Cross a major goal off my list this year: sewing with knits!
When I set a goal earlier this fall to learn to sew with knits, I prepared by, well, reading everything under the sun about sewing with knits. The Colette Guide to Sewing Knits by Alyson Clair, the instructions for the three knit patterns I bought to start off (Coco, Lady Skater, Moneta). Every tutorial and post I could find online. You name it, I researched it. I didn’t want to be scared when I tried it for the first time, and I wanted to be armed with as much info as I could find. And I was damn prepared, if I do say so myself. I’m so glad I was, too, because when it came time to actually sewing, it really was nowhere near as bad as I expected!
I started with a medium-weight jersey (I think interlock? I’m still learning—it’s the same on both sides) in a bright, sunny yellow. You know I love me some yellow, and I knew a yellow tee would get a ton of wear. It wasn’t as non-stretchy as the pattern called for, but I figured it would work well.
I cut a straight size 1 with no changes, since I wanted it fairly fitted (my measurements would otherwise have called for a 2). I sewed the side seams shut at the bottom (after cutting 1″ off the length), instead of the little split because, well, I forgot.
Not that I’d likely wear it untucked over a skirt like this, but it gives you an idea of the full silhouette. Really, the fit is exactly spot on to what I wanted! I think if I were going to do the dress, I’d go up to a size 2 so it wouldn’t be too fitted.
I sewed the entire top except the hems on my serger, which was new for me (and a wee bit frightening, sewing a seam and cutting at the same time). I used a twin needle for the hems after serging the raw edges. The nice thing about serging first is that between that and the twin needle zig zaggy bobbin thread, it kind of all hides a few spots where I wasn’t exceptionally even with pressing the hem up before sewing, so it looks pretty professional!
I should clarify that the pattern doesn’t require a twin needle or a serger, but I took it on as an added challenge. You can definitely sew the entire top on a regular machine with a zig zag stitch, and Tilly meticulously walks you through all the steps in the pattern.
I used Wonder Tape on the hems just like a ton of people say to do, and let me tell you, it’s the stuff of the sewing gods! It meant I didn’t have to fuss with pins when hemming, which was great. And with a walking foot (new purchase for sewing with knits), I had no stretching or distorting of the fabric. Yay! A bit of tunneling (worse on the neckline, which I did first), but not bad at all, I don’t think. And way better than my samples without Wonder Tape.
The only thing I’m not sure about is I don’t feel the hems are particularly stretchy, but I think that’s because this hasn’t been washed yet and so the Wonder Tape hasn’t dissolved.
Well actually, there’s one more thing I’m not sure about! I had a really hard time getting the tension right for the twin needle. I know the bobbin is supposed to zig zag between the needles, but I had to ratchet up the tension way higher than normal before it stopped being a straight line (from 3 to 7, out of a possible 9). And even then, I could still tug the bobbin thread out if I tried to. I did that on a few samples and was worried. But all sewn in a tube with the ends secured it’s not an issue. So is that just the way a twin needle works? Is the bobbin thread kind of loose like that since it has to stretch and give? I can’t find anywhere that addresses it, but I just had my machine serviced and it otherwise seems to be in working order. So I might just be paranoid about it.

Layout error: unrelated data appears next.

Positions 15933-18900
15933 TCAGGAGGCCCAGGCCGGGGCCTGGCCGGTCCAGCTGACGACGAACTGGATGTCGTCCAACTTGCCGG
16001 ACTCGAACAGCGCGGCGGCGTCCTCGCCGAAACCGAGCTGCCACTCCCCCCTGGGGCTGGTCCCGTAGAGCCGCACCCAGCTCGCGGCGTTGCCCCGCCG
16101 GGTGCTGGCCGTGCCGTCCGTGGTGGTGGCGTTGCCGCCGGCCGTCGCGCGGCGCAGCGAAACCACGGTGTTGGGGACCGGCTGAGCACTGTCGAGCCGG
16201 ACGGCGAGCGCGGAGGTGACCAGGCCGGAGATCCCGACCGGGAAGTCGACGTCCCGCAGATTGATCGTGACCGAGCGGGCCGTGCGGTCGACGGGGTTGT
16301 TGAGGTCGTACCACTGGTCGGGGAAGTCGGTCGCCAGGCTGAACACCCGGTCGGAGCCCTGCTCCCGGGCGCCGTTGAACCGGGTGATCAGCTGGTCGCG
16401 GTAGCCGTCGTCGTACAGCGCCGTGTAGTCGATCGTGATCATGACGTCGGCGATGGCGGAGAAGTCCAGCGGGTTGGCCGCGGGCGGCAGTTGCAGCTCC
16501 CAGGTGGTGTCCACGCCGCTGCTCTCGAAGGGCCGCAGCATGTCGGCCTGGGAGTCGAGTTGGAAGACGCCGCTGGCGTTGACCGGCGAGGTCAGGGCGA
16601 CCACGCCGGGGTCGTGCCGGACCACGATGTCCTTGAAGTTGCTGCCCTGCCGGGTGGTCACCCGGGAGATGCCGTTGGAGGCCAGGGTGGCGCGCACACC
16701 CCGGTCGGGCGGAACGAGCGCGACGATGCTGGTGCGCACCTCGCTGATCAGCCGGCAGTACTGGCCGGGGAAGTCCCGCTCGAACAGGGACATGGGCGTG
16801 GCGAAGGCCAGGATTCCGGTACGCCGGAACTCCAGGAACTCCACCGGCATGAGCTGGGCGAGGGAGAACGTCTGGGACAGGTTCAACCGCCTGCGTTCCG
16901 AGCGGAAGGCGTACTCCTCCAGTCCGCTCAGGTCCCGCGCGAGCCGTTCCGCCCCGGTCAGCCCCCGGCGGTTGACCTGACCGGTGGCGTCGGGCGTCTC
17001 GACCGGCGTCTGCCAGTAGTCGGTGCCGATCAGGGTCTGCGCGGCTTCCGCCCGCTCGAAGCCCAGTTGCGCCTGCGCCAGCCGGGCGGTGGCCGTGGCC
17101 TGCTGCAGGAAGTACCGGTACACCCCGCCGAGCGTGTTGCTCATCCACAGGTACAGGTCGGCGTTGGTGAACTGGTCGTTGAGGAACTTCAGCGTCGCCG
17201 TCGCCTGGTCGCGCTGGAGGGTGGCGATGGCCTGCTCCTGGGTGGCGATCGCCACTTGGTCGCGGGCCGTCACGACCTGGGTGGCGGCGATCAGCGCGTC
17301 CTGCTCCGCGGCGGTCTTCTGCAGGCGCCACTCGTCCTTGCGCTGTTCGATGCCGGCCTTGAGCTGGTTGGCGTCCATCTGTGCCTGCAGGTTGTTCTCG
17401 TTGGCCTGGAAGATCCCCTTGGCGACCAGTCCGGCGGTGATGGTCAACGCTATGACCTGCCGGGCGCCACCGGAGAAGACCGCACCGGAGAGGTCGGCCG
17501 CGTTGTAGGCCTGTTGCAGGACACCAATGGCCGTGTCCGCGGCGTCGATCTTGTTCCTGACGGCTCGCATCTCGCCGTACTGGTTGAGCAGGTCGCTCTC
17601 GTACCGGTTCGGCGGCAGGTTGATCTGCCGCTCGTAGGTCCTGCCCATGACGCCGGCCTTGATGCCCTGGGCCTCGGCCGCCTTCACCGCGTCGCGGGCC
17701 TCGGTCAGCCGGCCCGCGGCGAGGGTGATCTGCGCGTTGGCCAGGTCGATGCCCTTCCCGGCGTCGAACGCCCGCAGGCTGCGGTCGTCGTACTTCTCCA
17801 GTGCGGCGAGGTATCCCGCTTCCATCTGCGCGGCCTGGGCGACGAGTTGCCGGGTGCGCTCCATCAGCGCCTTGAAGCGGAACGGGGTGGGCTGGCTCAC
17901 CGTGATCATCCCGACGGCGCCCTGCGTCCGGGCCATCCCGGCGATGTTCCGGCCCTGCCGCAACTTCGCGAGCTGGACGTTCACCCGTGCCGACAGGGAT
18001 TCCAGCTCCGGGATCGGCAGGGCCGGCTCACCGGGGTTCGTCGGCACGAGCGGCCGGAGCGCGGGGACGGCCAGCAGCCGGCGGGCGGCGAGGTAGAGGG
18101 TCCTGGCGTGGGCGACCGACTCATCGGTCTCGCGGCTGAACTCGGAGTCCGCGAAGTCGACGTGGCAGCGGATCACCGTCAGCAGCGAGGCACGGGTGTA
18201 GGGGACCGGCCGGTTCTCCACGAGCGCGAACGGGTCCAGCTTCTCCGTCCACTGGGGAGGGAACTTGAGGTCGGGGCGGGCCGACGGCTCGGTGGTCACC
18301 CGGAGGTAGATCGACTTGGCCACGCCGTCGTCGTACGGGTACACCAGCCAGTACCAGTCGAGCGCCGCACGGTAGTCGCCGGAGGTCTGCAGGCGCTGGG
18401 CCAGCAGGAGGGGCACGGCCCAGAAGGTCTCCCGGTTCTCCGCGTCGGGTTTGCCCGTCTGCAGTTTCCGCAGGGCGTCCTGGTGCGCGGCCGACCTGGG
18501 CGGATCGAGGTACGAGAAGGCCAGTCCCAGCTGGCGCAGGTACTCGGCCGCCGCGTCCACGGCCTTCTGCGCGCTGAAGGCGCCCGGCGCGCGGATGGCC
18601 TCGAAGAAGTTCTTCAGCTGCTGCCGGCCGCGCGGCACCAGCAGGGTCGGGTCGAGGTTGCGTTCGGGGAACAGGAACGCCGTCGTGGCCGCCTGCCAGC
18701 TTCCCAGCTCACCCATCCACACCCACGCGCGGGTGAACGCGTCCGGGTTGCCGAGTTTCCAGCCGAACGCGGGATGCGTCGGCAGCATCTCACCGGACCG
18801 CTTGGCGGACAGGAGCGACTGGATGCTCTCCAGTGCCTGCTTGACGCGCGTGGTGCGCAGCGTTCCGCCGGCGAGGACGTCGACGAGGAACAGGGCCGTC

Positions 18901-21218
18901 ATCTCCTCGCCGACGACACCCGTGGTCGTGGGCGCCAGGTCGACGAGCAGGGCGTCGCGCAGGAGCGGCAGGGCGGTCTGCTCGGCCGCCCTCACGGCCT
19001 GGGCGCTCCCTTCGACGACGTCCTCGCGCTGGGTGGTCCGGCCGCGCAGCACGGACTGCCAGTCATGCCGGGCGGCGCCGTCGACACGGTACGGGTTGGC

Anyway, I’m over the moon about my Coco! I paired it with a skirt I just finished up last week (which I should have ironed first, whoops), using a delightful Japanese cotton featuring Can-Can dancers. Because, why not!
This is actually the skirt from my Singin’ in the Rain dress (and various others at this point, it’s one of my favorites), with a waistband to make it a skirt with a center back zip and pockets. I really wanted a nice a-line basic, but did a muslin of both Tilly’s Delphine skirt from her book and the Colette Ginger skirt, neither of which were working for me, for various pear-shaped-related reasons which I’ll work through in future muslins. But damnit, I really wanted a skirt ASAP, so I popped this out instead. And I’m actually pretty thrilled with the results! I even dared to go above the knee!
And by the way, I hear some of you saying, “Didn’t you just tell us you weren’t going to wear shorter skirts without tights?” Wellll I’m technically wearing tights! But yeah, in principal, you got me there. I tried it on with black tights and didn’t love it, so I went with these nude ribbed ones (wish I remember where I got them). And the skirt isn’t so short that I feel weird without dark legs.
I quite love the shape of the skirt above the knee, actually! It hits a nice balance between gathered skirt and a-line. I mean obviously, since it’s both. Whatever, I’m excited and overstating the obvious. You get the idea.
I’m totally going to sew this skirt again, and may even do a scalloped hem version! And I’m going to sew Coco again. And again and again. In fact, don’t be surprised if you see this exact outfit repeated in different colors and patterns for the next several months (soon with added winter-appropriate wooly layers thrown into the mix).
And one more cheer for Coco: it really was easy to put together, even for a newbie to knit fabric. I love the shape, and couldn’t be happier about it. There’s a reason so many people have sewn this pattern! I’m delighted, and happy to have my first knit sewing project behind me. And a successful one, at that.
Maybe it’s just a basic yellow tee, but it means so much more than that to me! 🙂